Thursday, December 17, 2015
By Dr. James E. Thommes, Vice President, Clinical Management, DentaQuest
On the tails of American Diabetes Month and ahead of the New Year, we want to take a moment to raise awareness about the disease that impacts nearly 30 million children and adults across the United States. And, frankly, diabetes is an even bigger epidemic than that statistic reveals - another 86 million Americans have prediabetes and are at risk for developing type 2 diabetes.
So what’s the connection between diabetes and oral health?
Many people don’t know that there’s actually a very direct connection between diabetes and oral health. People with diabetes may experience more severe periodontitis, otherwise known as gum disease, because diabetes lowers the body’s ability to resist infection and slows healing.
Additionally, gum disease can make diabetes more difficult to control as blood sugar levels spike throughout the body. People with diabetes can also experience thrush, a mouth infection, among other oral health issues.
The millions of Americans across the country with diabetes already have a lot to manage, but it’s important to also remember dental hygiene, since it’s so directly connected to the disease. Health care providers, advocates and other stakeholders have an important part to play when it comes to raising awareness of diabetes and its connection to oral health, along with helping diabetics manage the disease.
How can we shine the light on the connection between diabetes and oral health?
At DentaQuest, we are helping bridge the gap of understanding, and the gap between dental and overall health. One key way to achieve this is by teaching dentists to uncover possible signs of diabetes during routine dental exams. Dentists can play an important role in spotting undiagnosed diabetes and helping manage the oral health effects of the disease.
On the other hand, if a physician spots the disease first, he or she can educate the patient about its potential impact on oral health, too, and the important steps the patient should take to maintain oral health.
Another key strategy to spotlight the connection between diabetes and oral health is through consumer education. With a new diagnosis of diabetes occurring every 19 seconds in the U.S., we also must educate consumers and raise awareness beyond American Diabetes Month.
With this in mind, we encourage you to share information about the topic including our free infographic flyer and answers to common questions about the connection between oral health.
Wednesday, December 2, 2015
By Ralph Fuccillo, MA, President, DentaQuest Foundation
In late October, we hosted our third annual Oral Health 2020 National Network Gathering – where more than 250 partners from all 50 states came together to assess the state of oral health and to further the growth of the network and collective efforts to improve it. During our time in New Orleans, our grantees and partners were focused on challenges we still face, best practices to move the the needle on oral health, and how to better engage their local communities and enact social change.
We also heard from leaders who challenged us to think even more broadly about the national oral health movement, consider new ways to improve oral health and work collaboratively with all stakeholders. Paul Schmitz, CEO of Leading Inside Out, led an exciting discussion about collective impact and encouraging leadership from unconventional sources. Mr. Schmitz presented an interesting reframing of moments in our history where the emphasis on the actions of one leading individual allowed us to overlook the value of the collective actions by multiple people.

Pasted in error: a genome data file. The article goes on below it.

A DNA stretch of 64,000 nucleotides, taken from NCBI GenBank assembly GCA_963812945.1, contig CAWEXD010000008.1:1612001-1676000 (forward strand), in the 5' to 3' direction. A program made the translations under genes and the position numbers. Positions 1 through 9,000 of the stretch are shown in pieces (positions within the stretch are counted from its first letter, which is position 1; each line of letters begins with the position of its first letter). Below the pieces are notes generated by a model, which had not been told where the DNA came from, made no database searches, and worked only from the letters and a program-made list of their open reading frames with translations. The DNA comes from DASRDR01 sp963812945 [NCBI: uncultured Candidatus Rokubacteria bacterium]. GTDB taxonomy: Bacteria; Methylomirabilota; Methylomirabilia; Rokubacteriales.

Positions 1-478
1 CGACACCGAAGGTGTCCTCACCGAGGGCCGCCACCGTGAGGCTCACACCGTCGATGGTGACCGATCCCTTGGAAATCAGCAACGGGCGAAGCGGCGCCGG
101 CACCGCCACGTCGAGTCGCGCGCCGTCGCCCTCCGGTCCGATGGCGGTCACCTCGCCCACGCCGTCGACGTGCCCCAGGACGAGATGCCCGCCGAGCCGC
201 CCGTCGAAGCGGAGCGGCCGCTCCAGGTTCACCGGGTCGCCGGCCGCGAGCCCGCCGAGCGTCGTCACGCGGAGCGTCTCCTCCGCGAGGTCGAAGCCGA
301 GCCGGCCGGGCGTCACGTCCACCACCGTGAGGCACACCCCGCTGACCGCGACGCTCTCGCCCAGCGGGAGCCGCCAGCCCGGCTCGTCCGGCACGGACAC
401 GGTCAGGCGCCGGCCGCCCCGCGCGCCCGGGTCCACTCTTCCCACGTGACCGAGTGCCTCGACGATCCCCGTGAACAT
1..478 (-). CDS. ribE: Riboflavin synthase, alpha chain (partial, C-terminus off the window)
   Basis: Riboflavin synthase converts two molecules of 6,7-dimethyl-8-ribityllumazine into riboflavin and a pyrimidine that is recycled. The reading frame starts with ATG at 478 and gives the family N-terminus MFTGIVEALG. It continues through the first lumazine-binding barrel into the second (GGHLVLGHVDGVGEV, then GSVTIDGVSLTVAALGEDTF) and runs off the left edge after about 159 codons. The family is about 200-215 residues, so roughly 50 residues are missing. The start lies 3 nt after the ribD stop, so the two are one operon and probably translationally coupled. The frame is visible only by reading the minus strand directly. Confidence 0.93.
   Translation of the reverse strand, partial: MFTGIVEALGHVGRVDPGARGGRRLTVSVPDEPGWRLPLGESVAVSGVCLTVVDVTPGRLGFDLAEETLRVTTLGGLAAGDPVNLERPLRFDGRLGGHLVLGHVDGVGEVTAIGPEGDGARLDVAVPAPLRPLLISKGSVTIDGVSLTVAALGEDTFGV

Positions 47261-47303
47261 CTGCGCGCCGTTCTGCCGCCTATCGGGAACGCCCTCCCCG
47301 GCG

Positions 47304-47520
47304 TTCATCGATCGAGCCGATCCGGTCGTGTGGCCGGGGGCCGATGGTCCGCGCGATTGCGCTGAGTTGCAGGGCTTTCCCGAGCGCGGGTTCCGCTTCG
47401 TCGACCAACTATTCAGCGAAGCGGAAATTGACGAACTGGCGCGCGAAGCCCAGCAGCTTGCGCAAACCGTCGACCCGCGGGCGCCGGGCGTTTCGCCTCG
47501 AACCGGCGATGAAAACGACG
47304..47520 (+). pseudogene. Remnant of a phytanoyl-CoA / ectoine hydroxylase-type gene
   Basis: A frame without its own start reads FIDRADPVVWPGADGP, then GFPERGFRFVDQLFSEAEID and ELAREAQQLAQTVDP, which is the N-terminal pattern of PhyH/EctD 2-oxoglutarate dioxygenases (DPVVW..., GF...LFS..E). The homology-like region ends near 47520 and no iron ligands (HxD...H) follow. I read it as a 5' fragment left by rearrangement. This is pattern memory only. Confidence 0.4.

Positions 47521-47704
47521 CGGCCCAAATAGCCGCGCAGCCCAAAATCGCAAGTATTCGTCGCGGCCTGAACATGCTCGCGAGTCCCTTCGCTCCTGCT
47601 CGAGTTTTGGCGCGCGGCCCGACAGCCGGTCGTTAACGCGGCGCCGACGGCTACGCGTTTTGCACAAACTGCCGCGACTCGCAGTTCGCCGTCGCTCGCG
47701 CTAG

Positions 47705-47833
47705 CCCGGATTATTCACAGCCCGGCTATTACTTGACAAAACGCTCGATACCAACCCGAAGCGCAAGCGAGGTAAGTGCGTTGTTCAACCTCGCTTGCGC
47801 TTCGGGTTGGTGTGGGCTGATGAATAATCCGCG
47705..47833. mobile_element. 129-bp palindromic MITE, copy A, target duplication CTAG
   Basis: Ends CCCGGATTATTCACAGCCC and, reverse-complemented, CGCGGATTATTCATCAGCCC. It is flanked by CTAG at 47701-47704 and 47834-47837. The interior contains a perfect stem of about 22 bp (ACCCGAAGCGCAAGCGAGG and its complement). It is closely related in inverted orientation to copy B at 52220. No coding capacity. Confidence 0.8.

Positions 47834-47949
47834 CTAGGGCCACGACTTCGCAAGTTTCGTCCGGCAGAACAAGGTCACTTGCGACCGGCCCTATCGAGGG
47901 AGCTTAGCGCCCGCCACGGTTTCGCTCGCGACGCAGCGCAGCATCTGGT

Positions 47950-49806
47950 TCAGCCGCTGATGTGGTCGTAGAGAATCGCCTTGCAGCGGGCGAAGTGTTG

Dr. Camara Jones, Senior Fellow at the Satcher Health Leadership Institute, Morehouse School of Medicine, and President-Elect of the American Public Health Association, shared thoughts and learning on racism and the social determinants of health as critical components of attaining oral health equity. Her suggestions to promote population health and prevention in the context of health equity were affirmed by the Foundation’s approach to changing systems by including all voices in the conversation.
Many of our grantees were able to discuss their own challenges and progress with Paul and Dr. Jones, and their keynotes provided stimulating dialogue for the remainder of the event.
From exciting dialogue to crucial problem-solving, there were many important moments at the convening. But, I wanted to highlight one of my favorites. Among our partners, we debuted the updated Oral Health 2020 goals, which now include six goals aimed at eliminating oral health disparities and improving oral health across the lifespan.
We raised the stakes by:
- Upping the target for our first goal: 85% of children will reach age five without a cavity
- And adding two new goals:
1. Oral health will be integrated into at least 50% of emerging person-centered care models.
2. The public perception of oral health will be improved by increasingly including it in health dialogue and public policy.
Across the lifespan and across the nation, we envision a world where oral health is valued as essential to overall health. The Oral Health for All 2020 Network has crafted a strategic roadmap that is comprehensive of all areas that impact oral health. These goals will continue to drive far-reaching impact, engage communities and shape improvements at all levels of health policy, care and access, along with financing methodologies.
The growth to six achievable goals can only happen through a network of leaders who are committed to and focused on the promise of collective impact principles and culture. We are grateful for so many dedicated partners!